Approaching schools…

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Rebecca said: Mar 6, 2010
Rebecca SchiblerViolin, Viola
24 posts

I was wondering if anyone could offer me some advice as to how to best approach local private schools with the idea of starting a violin program for their students.
Should I try calling or email first or go directly to the school?
I have tried emailing local community centers with proposals before and never get a response- I am not sure why!
The reason I say private schools is that I’d guess that public schools have more strings attached and it would be a more difficult process.
I remember reading something about someone else doing this, so I know it can be done- but how?
Any advice would be appreciated!

“Music exists for the purpose of growing an admirable heart.” -Dr. Suzuki

Ruth Brons said: Mar 7, 2010
Ruth Brons
Suzuki Association Member
Violin, Viola
Livingston, NJ
148 posts

Hi Becky,
I have been fortunate to have always been able to find a private school to teach in.
I have relocated cities several times, and started the search each time by mailing a cover letter and resume to ALL the private schools within an acceptable radius [I used http://www.switchboard.com to generate the list].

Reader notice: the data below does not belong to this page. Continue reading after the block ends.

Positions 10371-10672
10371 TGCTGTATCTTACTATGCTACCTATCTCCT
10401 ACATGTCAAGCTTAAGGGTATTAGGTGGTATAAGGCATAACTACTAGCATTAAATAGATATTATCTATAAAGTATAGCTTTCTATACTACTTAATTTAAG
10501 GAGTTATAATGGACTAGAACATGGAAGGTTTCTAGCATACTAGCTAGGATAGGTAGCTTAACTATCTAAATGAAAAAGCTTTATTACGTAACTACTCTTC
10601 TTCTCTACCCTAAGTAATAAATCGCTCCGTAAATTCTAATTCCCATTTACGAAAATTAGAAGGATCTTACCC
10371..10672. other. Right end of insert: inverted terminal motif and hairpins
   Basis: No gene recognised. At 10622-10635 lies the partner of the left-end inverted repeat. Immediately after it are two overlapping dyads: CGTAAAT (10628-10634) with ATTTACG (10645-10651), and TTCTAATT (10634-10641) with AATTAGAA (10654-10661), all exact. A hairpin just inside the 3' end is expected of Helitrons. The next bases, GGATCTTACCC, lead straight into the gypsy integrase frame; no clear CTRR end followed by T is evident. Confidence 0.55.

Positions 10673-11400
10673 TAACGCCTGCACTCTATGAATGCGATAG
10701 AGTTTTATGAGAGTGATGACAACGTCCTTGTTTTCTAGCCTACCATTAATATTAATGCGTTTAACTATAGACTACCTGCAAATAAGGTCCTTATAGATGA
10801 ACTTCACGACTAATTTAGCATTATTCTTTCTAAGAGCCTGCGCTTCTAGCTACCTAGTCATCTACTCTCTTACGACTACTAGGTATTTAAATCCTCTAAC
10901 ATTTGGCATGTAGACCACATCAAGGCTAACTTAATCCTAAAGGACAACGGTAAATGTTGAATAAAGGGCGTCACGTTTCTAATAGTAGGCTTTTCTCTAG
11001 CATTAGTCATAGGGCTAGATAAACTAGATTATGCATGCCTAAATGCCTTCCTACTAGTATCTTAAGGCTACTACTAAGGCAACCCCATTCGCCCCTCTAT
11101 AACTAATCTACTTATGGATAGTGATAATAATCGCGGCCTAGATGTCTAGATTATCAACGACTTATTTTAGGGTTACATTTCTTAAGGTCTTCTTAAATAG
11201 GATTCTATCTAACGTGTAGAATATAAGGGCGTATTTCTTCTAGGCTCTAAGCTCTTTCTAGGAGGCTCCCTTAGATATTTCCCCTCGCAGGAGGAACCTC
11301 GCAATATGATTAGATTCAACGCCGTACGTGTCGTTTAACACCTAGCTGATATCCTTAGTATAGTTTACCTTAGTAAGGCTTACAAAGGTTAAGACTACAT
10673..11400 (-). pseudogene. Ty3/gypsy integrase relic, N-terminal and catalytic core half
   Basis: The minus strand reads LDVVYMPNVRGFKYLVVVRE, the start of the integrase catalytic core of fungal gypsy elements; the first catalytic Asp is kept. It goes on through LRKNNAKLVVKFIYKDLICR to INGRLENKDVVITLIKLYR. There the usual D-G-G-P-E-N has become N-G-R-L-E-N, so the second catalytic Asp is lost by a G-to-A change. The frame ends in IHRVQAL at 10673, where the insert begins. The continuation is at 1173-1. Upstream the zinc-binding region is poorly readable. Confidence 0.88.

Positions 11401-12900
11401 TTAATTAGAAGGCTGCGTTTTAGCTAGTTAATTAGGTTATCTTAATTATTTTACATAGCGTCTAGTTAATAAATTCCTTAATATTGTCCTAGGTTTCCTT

The you can follow up with a phone call to request a meeting to just chat with the headmaster.

Before you do meet with a headmaster to pitch your program, below are a few issues you should have thought through:

  1. Private schools need to have space available for you to use. For private lessons, even a converted closet might do; group lessons will need an actual classroom and piano.
  2. Private schools need to know you will provide a service that is desired by the parents; are other instrumental lessons offered? do you already have a student attending this school?
  3. Some private schools will allow you to “borrow” kids one at a time from their classes during lunch, recess, or “choice” times—or any other time that is ok with the classroom teacher. Others only allow before or after school instruction. Period “zero”, btw, happens before school, and can be a good alternative to after school to offer group classes.
  4. Some private schools may charge a percentage or flat fee as rent, while others may not.
    Some schools will handle the billing for you, while others will not. Most private schools are looking for a “zero budget” program, meaning it will not cost them any money to run.
  5. Once in the school, recruiting can be done by visiting classrooms for a short demo, or by inviting your students [or even borrowed students] to help present a group concert assembly once a year. In my area the public schools have off the first Friday in November each year for the state teacher conference, so that is the day we do our annual Big Violin Assembly, where I combine the private school kids with other students.
  6. Some private schools will allow non-school students to fill in your after school schedule, while others may not.
  7. A great source of lay-of-the-land info at a private school is the music teacher, so a phone call or meeting with him or her is always helpful before meeting with the headmaster.

Best Wishes,

Ruth Brons
Inventor of Bow Hold Buddies[tm] and
CelloPhant[tm] Instant Bow Hold bow accessories
http://www.things4strings.com

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